June 5, 2024 | Updates

What Are Government-Controlled Health Insurance Proposals Trying to Solve? 

WASHINGTON, D.C. – As policymakers look for solutions to lower health care costs, research and data continue to demonstrate that public option proposals fail to lower prices and don’t expand Americans’ access to high-quality health care. So, the question remains: What are government-controlled health care proposals trying to solve?  

Early results from state public option plans implemented in Colorado, Washington, and Nevada show that these proposals consistently fail to rein in costs:  

  • Washington State and Colorado did not meet their respective insurance premium target goals (Lanhee Chen, Tom Church, and Daniel Heil, 4/10/2024
    • After three years, only four of Washington State’s 39 counties have a public option plan that met the state’s premium targets for bronze-level plans – and only one county met the target for silver-level plans.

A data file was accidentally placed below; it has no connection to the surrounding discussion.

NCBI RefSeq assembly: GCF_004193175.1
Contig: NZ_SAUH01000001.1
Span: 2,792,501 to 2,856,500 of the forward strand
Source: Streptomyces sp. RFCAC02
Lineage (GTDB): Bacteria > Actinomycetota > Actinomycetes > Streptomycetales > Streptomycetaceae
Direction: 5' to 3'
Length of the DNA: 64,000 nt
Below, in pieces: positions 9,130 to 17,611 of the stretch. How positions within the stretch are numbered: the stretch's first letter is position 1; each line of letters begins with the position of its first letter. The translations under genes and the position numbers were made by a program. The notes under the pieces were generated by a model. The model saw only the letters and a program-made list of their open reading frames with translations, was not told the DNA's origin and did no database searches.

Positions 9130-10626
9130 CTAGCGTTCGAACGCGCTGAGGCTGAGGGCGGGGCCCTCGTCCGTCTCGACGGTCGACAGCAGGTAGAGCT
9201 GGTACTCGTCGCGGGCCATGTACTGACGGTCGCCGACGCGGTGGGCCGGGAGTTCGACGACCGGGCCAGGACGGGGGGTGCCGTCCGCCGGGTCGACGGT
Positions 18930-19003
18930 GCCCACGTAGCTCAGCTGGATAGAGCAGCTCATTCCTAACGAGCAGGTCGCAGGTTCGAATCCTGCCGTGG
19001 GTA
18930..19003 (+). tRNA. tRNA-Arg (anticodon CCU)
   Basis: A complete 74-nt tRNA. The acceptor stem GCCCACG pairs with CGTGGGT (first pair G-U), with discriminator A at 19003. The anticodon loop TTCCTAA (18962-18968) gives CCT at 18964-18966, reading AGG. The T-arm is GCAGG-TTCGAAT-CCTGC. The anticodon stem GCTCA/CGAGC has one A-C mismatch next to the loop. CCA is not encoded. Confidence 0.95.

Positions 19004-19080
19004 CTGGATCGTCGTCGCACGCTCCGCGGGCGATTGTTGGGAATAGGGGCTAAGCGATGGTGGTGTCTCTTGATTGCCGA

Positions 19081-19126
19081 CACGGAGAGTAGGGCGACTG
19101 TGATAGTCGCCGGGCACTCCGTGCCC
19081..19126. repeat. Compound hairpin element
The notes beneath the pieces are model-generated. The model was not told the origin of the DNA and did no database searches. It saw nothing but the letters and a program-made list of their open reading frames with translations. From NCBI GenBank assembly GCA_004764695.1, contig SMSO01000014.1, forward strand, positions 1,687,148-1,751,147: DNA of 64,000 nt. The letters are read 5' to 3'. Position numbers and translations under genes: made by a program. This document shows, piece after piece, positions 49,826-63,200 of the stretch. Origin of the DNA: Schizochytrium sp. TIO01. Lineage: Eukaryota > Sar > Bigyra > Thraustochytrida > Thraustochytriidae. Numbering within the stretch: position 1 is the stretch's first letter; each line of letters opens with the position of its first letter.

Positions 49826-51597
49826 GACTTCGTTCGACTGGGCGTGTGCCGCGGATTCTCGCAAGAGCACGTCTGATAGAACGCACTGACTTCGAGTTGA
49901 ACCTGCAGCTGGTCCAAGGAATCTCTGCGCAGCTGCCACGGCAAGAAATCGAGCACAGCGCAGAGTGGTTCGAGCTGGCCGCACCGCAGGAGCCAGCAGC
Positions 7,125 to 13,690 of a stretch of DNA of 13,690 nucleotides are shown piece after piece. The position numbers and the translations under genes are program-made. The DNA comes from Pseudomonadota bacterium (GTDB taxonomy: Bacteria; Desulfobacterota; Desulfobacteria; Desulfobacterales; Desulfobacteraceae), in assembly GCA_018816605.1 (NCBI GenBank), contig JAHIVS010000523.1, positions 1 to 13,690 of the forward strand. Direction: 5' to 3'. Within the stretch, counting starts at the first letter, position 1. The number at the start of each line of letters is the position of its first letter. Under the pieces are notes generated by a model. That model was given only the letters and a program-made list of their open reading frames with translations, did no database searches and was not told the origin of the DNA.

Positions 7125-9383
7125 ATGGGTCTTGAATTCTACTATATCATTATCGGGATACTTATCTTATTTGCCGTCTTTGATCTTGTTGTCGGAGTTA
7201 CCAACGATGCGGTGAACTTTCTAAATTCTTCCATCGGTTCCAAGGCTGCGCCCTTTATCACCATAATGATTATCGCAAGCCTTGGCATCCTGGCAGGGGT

• In Colorado, only 15 percent of plans met the state’s initial-year premium targets, and even fewer plans met the state’s second-year targets. 
  • State lawmakers have failed to secure sufficiently low reimbursement rates, causing state public option plans to attract fewer consumers and make little impact on their respective uninsured rates. (Lanhee Chen, Tom Church, and Daniel Heil, 4/10/2024
    • Washington State and Colorado public option plans have enrolled less than one percent of their respective state populations. 

Meanwhile, our current health care system is working. More Americans have access to coverage and premiums continue to decrease.   

  • “The uninsured rate hit an all-time low in early 2023 with just 7.7% of Americans without health coverage.” (Axios, 8/3/2023
  • A record-high 21.3 million Americans signed up for marketplace health care plans during the 2024 Open Enrollment Period. (Centers for Medicare and Medicaid Services, 01/24/2024

Recent polling and research continue to show that government-controlled health care proposals fail to meet expectations. Instead of implementing unaffordable proposals like the public option, Medicare at 60, and Medicare for All, lawmakers should continue to build on our current system, which has expanded access to affordable, high-quality health care. Let’s continue to build upon and strengthen our current system, not start from scratch. Learn more at https://americashealthcarefuture.org/.  



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